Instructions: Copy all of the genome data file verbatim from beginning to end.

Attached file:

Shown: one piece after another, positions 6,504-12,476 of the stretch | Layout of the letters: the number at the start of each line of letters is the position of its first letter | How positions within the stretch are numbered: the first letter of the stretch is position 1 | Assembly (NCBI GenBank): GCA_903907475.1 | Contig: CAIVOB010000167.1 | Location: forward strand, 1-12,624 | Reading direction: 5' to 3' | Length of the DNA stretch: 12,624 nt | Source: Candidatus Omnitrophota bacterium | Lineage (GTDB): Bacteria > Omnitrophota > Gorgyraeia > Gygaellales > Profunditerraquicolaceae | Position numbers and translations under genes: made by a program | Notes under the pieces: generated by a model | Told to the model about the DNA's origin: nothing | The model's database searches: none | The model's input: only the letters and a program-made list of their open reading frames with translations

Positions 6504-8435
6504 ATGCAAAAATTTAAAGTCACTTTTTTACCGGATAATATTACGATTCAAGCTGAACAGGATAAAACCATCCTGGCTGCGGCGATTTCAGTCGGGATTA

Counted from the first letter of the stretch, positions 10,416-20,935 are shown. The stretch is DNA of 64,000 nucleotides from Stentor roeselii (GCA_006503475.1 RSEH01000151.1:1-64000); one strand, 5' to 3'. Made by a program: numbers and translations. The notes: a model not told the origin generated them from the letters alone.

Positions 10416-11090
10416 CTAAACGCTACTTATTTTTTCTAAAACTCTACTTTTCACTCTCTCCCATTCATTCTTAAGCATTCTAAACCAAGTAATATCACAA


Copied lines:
Shown: one piece after another, positions 6,504-12,476 of the stretch | Layout of the letters: the number at the start of each line of letters is the position of its first letter | How positions within the stretch are numbered: the first letter of the stretch is position 1 | Assembly (NCBI GenBank): GCA_903907475.1 | Contig: CAIVOB010000167.1 | Location: forward strand, 1-12,624 | Reading direction: 5' to 3' | Length of the DNA stretch: 12,624 nt | Source: Candidatus Omnitrophota bacterium | Lineage (GTDB): Bacteria > Omnitrophota > Gorgyraeia > Gygaellales > Profunditerraquicolaceae | Position numbers and translations under genes: made by a program | Notes under the pieces: generated by a model | Told to the model about the DNA's origin: nothing | The model's database searches: none | The model's input: only the letters and a program-made list of their open reading frames with translations

Positions 6504-8435
6504 ATGCAAAAATTTAAAGTCACTTTTTTACCGGATAATATTACGATTCAAGCTGAACAGGATAAAACCATCCTGGCTGCGGCGATTTCAGTCGGGATTA

Counted from the first letter of the stretch, positions 10,416-20,935 are shown. The stretch is DNA of 64,000 nucleotides from Stentor roeselii (GCA_006503475.1 RSEH01000151.1:1-64000); one strand, 5' to 3'. Made by a program: numbers and translations. The notes: a model not told the origin generated them from the letters alone.

Positions 10416-11090
10416 CTAAACGCTACTTATTTTTTCTAAAACTCTACTTTTCACTCTCTCCCATTCATTCTTAAGCATTCTAAACCAAGTAATATCACAA